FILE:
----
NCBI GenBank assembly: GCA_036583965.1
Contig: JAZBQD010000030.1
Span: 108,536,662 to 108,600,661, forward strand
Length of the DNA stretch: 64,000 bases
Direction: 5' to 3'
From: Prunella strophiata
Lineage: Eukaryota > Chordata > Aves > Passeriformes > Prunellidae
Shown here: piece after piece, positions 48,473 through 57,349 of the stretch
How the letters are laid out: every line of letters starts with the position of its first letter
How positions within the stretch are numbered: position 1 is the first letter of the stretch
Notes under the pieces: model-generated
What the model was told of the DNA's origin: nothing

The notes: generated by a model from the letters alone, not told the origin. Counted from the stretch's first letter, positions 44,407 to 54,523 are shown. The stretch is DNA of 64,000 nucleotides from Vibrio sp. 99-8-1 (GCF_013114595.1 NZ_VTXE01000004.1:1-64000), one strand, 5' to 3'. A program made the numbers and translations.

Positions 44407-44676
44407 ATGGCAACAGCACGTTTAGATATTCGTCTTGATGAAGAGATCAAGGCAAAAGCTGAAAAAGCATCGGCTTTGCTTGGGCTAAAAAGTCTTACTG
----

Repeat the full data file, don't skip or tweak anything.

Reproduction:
NCBI GenBank assembly: GCA_036583965.1
Contig: JAZBQD010000030.1
Span: 108,536,662 to 108,600,661, forward strand
Length of the DNA stretch: 64,000 bases
Direction: 5' to 3'
From: Prunella strophiata
Lineage: Eukaryota > Chordata > Aves > Passeriformes > Prunellidae
Shown here: piece after piece, positions 48,473 through 57,349 of the stretch
How the letters are laid out: every line of letters starts with the position of its first letter
How positions within the stretch are numbered: position 1 is the first letter of the stretch
Notes under the pieces: model-generated
What the model was told of the DNA's origin: nothing

The notes: generated by a model from the letters alone, not told the origin. Counted from the stretch's first letter, positions 44,407 to 54,523 are shown. The stretch is DNA of 64,000 nucleotides from Vibrio sp. 99-8-1 (GCF_013114595.1 NZ_VTXE01000004.1:1-64000), one strand, 5' to 3'. A program made the numbers and translations.

Positions 44407-44676
44407 ATGGCAACAGCACGTTTAGATATTCGTCTTGATGAAGAGATCAAGGCAAAAGCTGAAAAAGCATCGGCTTTGCTTGGGCTAAAAAGTCTTACTG